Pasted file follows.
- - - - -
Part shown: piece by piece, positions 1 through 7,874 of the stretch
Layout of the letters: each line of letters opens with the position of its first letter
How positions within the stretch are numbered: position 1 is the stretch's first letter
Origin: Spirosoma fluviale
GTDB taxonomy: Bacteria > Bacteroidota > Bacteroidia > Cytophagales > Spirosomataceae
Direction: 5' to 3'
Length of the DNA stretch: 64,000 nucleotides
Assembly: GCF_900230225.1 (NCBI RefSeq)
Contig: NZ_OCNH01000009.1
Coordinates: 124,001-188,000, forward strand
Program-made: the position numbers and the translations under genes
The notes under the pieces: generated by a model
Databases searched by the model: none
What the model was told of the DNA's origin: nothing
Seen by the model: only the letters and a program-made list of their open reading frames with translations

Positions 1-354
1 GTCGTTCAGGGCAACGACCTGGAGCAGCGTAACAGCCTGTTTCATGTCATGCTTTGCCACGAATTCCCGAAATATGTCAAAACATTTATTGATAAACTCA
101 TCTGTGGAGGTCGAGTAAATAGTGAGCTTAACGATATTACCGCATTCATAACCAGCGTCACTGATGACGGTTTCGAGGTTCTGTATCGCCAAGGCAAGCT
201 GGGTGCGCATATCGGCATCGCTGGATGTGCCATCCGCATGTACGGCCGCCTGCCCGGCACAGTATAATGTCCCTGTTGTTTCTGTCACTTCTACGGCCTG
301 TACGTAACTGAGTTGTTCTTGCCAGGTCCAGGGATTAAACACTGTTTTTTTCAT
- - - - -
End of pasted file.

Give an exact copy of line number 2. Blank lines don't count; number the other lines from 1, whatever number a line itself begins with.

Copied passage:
Layout of the letters: each line of letters opens with the position of its first letter